“I usually just stay here and do my homework or do reading or whatever between work life and school life,” Wells said. “I’m able to organize my schedule like that.”
The college’s founding president, Joseph Nairn, said technology-fueled satellite classrooms also make the college more affordable.
“What we've taken away is all of that additional expense that students often incur. We're not supporting a residence hall system. We're not supporting a food service. We don't have a gymnasium or physical plant to manage,” Nairn said.
Kai Schafft, with the Center on Rural Education and Communities at Pennsylvania State University, said the rising cost of college tuition can be daunting for many families, especially those in rural areas that have seen jobs and opportunities leave.
“If you couple that with the lack of physical access to higher education, it means that, logistically, it’s just more difficult for rural students to go to college or university, because of the distance they have to travel and the costs that are associated with that,” Schafft said.
Having a more affordable college option means a lot to Margo Loutzenhiser. She’s currently a senior at the Warren Area High School in Warren County who is doing a dual enrollment program at the regional college.
Loutzenhiser pays $60 per credit hour at NPRC for dual enrollment, about one seventh of what she would’ve paid for a similar program that St. Bonaventure University offers in Warren.
“This is way cheaper than that,” she said.
For regular students, NPRC costs $185 per credit hour.
Clarion University and Edinboro University are the closest state schools to the area. Including tuition and fees, Pennsylvania residents would pay $409 per credit hour for online programs at Clarion, and $446 at Edinboro.
Loutzenhiser said it’s also easy to learn using technology. And, she added, just because the structure at the regional college is different, doesn’t mean it’s less of a college experience.
“You can see them, you can interact with them, you can talk to them just like you normally would. [It’s] just that you have to press the button,” said Loutzenhiser, who will attend Gannon University in Erie in the fall as a women’s basketball recruit.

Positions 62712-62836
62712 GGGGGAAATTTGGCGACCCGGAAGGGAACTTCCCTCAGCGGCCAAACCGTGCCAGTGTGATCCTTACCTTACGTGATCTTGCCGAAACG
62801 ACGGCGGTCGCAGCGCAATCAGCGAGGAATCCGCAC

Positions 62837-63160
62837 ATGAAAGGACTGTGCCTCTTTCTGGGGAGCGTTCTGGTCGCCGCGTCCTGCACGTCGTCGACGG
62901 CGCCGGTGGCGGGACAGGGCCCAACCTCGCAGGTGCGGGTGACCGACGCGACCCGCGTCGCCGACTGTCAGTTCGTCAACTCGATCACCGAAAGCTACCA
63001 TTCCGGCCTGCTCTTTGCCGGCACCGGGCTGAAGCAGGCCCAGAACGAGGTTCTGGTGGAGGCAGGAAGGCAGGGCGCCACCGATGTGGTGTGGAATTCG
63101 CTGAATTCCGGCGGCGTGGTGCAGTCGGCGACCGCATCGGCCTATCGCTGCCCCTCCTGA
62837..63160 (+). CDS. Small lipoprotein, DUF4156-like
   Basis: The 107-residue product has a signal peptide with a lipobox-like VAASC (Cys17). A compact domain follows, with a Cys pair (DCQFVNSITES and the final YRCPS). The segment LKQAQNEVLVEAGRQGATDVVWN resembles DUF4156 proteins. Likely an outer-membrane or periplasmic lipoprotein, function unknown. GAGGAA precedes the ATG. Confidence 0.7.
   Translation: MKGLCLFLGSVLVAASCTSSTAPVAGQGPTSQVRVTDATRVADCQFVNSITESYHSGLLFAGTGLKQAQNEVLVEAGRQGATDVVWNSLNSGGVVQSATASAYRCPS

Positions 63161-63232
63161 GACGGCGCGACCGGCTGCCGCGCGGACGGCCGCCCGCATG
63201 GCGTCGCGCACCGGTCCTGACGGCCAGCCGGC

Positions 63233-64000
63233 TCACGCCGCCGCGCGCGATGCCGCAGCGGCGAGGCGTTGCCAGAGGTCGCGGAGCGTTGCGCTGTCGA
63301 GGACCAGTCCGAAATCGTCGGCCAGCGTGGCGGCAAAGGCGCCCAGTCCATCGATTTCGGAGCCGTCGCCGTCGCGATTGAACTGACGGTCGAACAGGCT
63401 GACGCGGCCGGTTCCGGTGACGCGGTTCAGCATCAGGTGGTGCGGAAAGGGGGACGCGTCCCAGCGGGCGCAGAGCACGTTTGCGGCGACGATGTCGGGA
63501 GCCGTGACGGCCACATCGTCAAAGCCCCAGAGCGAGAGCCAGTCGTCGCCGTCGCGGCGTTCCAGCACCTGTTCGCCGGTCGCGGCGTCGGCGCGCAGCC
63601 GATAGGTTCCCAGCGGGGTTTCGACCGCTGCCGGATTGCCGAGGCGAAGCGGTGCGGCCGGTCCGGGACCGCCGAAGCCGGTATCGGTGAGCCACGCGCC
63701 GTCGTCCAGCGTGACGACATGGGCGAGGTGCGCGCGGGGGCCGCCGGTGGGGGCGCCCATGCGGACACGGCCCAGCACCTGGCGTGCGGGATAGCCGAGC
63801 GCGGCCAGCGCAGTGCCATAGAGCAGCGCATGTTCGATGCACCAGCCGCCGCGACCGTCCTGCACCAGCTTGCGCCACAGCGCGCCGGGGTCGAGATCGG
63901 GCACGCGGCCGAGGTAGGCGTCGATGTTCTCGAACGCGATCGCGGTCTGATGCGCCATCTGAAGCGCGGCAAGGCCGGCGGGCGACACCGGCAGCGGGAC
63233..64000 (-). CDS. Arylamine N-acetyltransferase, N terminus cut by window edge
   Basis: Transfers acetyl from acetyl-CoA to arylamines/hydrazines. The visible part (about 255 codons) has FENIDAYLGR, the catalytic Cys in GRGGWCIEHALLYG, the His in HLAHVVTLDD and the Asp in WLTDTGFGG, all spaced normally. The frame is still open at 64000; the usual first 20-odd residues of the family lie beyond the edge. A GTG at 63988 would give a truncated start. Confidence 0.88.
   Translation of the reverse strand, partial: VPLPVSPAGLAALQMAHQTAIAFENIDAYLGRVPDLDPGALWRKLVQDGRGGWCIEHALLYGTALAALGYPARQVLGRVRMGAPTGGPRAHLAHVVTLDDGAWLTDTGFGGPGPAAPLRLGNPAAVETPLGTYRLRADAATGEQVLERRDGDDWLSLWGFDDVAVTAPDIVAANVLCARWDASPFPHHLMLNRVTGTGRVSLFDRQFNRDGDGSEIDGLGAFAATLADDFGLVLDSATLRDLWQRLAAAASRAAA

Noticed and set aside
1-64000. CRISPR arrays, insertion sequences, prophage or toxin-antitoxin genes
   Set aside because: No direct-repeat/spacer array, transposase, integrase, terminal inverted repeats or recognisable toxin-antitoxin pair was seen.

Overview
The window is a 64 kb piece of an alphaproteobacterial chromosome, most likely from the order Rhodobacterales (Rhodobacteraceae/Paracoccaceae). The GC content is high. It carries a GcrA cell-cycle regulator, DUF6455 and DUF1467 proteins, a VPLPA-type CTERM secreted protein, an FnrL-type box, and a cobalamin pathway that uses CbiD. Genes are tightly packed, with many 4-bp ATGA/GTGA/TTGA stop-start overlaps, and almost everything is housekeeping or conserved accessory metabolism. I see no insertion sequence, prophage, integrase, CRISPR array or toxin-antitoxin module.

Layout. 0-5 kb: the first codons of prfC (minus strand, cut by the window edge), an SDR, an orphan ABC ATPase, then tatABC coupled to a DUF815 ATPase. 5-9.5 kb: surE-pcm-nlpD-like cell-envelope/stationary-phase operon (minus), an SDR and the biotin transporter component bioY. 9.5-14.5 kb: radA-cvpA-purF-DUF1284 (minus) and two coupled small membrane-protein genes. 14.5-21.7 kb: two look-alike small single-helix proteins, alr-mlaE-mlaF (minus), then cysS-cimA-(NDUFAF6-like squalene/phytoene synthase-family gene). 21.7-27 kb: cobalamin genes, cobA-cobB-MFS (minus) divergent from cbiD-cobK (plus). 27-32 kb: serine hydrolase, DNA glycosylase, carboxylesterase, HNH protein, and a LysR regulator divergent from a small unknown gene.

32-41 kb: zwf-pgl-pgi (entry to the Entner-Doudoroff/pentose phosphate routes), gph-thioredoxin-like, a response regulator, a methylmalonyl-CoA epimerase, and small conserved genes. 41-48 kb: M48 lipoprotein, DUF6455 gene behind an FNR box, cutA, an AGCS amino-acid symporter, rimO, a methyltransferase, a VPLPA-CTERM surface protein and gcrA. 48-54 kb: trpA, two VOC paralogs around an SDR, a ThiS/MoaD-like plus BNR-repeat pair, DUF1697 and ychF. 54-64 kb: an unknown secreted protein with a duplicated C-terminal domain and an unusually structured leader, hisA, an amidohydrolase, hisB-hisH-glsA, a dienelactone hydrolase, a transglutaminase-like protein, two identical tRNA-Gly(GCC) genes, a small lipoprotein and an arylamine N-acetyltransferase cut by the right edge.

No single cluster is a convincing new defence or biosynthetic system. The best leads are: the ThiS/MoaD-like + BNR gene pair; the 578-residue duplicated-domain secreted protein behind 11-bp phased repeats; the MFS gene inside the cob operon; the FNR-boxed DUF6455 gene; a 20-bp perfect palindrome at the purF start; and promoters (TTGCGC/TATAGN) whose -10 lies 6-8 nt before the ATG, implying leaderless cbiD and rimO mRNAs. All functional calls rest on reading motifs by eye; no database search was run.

The regional college was established by the Pennsylvania Department of Education in 2017. Nairn, its president, said it’s on track to become an accredited institution by the end of this year. At this time, students earn degrees and credits through Gannon, a partner of the college. It currently enrolls 83 students and expects 150 next year.
Schafft cautioned that, while programs like this could attract more rural students, the question of whether students can use their education in the region remains open.
“There are some questions about the match between the degrees that students can acquire and the job opportunities in their home places, and whether these are degrees that can actually be used in the home environment,” Schafft said.
If rural students are not able to utilize their degrees in the region, he said, it’s likely that they will leave to seek employment, accelerating rural population loss.
At least for Kathy Wells, her education is helping her right where she is — empowering her to take on more responsibilities at work.
“Being able to get the degree at this later stage is actually kind of a life-building experience,” she said.